USS Theodore Roosevelt Completes First ‘Fast Cruise’

USS Theodore Roosevelt Completes First 'Fast Cruise'

For the first time since she entered Newport News Shipbuilding in early 2009, USS Theodore Roosevelt (CVN 71) conducted an overnight habitability fast cruise Nov. 5, reaching the complete crew move aboard milestone, which brings the Nimitz-class carrier closer to rejoining the fleet as an operational asset.

“There is a key event called complete crew move aboard during the refueling complex overhaul (RCOH) period,” said TR’s Executive Officer, Cmdr. Mark Colombo. “It shows that we have the ability to sleep, house, berth, feed and accommodate the entire crew. It’s an important indicator of where the ship is in its RCOH period. The fast cruise proves just that – that we can sleep the crew onboard safely and securely.”

More than 2,000 Sailors crossed the brow Monday morning with backpacks and seabags, prepared to spend a night aboard the ship as a crew for the first time in three years.

“This is the culmination of the hard work of our crew, the shipyard, and the contractors over a three year period of time,” said Colombo. “The mess decks, the wardroom, the chief’s mess, that’s all up and running – the TV studio we used for captain’s call – that is part of the crew being able to exhibit that it can use all of the spaces that are normal, operational functions for an aircraft carrier at sea.”

During the course of the day, special training was given to help prepare Sailors for when the ship becomes fully operational out at sea, including a general quarters (GQ) drill.

When the GQ alarm sounded, TR’s 10 repair lockers responded with their damage control teams to simulated casualties throughout the ship. Additionally, the medical training team and propulsion plant training team were integrated into the exercise.

“The GQ drills get Sailors in the mindset that we’re going to be operational very soon,” said Chief Logistics Specialist (SW/EXW/AW) William Bunton, a member of the ship’s damage control training team. “Sailors learn what GQ consists of and how to combat the ship in case of any casualties. It’s very important to conduct training like this, because it gets us out of the mindset of being in the shipyards and into the mindset of being operational and doing what is going to be required of use as a carrier in the Navy.”

After dinner, the crew was invited to attend a mentorship fair on the mess decks to learn how to better themselves personally and professionally.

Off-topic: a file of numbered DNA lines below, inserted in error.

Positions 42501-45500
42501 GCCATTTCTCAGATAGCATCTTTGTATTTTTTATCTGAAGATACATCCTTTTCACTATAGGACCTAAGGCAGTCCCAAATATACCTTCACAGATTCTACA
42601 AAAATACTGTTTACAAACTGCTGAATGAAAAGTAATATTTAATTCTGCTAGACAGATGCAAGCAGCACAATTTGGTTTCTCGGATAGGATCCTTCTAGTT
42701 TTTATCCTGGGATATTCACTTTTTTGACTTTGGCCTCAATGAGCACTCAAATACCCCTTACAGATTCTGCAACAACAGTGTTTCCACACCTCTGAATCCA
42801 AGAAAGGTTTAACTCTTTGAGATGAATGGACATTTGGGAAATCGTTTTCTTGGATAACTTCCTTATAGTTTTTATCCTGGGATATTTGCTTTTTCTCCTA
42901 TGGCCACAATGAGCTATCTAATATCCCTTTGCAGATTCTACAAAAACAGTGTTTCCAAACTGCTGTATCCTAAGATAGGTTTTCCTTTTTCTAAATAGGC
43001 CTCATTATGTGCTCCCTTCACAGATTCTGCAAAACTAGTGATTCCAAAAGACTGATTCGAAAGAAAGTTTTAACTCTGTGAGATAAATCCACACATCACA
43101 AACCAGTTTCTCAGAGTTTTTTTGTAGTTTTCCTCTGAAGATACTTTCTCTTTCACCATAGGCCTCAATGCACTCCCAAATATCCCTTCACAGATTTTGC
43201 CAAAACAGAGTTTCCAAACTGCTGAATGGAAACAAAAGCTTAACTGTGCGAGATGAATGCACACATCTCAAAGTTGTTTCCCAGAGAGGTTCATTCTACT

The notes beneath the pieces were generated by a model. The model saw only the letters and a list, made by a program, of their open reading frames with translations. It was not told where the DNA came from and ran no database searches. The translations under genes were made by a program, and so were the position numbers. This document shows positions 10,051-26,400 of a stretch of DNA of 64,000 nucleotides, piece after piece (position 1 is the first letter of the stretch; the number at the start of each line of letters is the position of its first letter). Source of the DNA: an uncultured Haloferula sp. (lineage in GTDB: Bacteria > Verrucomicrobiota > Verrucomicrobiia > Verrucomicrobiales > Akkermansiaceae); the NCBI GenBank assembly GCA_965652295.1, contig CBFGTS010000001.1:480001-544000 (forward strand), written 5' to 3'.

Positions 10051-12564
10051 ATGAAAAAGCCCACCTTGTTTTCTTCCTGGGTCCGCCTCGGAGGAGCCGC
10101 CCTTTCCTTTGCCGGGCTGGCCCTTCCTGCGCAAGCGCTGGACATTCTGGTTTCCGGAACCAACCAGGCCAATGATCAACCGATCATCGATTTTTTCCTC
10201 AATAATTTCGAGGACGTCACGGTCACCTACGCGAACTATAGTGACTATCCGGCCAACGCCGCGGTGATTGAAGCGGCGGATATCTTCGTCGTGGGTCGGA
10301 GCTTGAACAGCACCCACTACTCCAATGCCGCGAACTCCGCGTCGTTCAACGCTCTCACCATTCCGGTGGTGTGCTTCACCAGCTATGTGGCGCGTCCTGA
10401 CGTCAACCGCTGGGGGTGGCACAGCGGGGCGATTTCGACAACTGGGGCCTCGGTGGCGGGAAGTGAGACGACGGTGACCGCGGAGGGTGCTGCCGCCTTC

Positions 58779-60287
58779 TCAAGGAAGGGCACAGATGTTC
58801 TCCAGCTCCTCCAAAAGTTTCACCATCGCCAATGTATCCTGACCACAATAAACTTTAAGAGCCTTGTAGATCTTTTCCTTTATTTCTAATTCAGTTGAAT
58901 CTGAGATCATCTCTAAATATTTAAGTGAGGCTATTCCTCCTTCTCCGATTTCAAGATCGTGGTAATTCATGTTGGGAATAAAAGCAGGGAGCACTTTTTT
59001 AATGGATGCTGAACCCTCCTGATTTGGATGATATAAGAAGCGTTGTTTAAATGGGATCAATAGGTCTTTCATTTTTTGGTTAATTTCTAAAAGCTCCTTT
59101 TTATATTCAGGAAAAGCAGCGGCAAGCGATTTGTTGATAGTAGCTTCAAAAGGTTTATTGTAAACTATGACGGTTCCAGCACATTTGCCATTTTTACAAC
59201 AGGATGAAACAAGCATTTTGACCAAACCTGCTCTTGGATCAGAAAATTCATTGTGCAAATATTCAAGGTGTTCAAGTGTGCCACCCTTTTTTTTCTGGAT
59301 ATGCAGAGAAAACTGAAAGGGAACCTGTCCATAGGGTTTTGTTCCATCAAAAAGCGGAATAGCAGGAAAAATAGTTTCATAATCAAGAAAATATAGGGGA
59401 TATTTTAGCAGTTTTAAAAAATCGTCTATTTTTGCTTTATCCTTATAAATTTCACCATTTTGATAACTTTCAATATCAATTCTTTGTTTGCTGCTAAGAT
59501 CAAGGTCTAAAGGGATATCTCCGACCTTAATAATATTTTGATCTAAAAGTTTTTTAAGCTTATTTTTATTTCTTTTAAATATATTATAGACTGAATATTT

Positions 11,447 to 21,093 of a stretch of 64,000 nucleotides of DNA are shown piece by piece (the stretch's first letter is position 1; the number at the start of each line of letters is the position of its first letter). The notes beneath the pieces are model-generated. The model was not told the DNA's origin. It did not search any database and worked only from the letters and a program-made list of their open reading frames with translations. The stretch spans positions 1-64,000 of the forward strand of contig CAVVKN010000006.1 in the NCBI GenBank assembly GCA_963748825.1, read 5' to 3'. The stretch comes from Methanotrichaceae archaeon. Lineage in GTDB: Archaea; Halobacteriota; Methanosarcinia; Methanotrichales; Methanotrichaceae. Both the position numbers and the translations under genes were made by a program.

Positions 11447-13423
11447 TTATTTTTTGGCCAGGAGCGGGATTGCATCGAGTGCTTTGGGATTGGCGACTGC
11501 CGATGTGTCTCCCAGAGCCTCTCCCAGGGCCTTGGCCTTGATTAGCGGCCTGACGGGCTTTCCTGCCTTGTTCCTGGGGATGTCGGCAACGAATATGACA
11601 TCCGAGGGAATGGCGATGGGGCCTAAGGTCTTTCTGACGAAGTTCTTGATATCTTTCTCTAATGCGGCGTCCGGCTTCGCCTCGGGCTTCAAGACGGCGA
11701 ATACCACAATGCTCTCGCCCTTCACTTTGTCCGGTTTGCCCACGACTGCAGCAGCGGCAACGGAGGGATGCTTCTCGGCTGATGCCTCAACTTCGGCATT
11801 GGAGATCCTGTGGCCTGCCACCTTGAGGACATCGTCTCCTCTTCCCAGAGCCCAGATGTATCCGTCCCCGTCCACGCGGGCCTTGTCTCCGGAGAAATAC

“Everyone has been working hard during RCOH, and working hard today on our first fast cruise. This just gives them all a chance to concentrate on their career and finance and other important things. The Navy isn’t just about your job – it’s about your life,” said Senior Chief Information Systems Technician (SW/IDW) Nicole Fulton, the ship’s mentorship coordinator.

Additionally, the opportunity was given to Sailors to take advantage of an “Enlisted Surface and Air Warfare Rodeo,” which aimed to streamline the warfare qualification process.

“It was a great idea. It gives everyone an opportunity to get help with signatures and walk throughs at a single location,” said Electrician’s Mate 1st Class (SW/AW) James Thornton, a reactor walk-through coordinator. “It helps put junior Sailors in an operational mindset, since it gives them an idea of what the ship will be like during combat scenarios. It also helps give them a better idea of how to save the ship if they need to.”

More than 400 Sailors participated in the event, including Aviation Boatswain’s Mate (Equipment) 3rd Class Michael Shannon (AW) who is working on his ESWS qualification.

“It was a great help to get info on surface warfare, and to start making progress on my pin,” said Shannon. “Getting pins is important to Sailors’ careers. Without a pin, your advancement suffers.”

With the successful completion of complete crew move aboard, TR is nearing the end of RCOH at Newport News Shipbuilding, and is closer to returning to the fleet.

“The only key milestone that we have left is the finish line,” said Colombo. “What we have left is the end. It’s time to focus on all the things we need to do to get to the finish line successfully and as expeditiously as possible so we can get back to the fleet, back to the operational Navy and do what our country has asked us to do.”

Naval Today Staff, November 7, 2012; Image: US Navy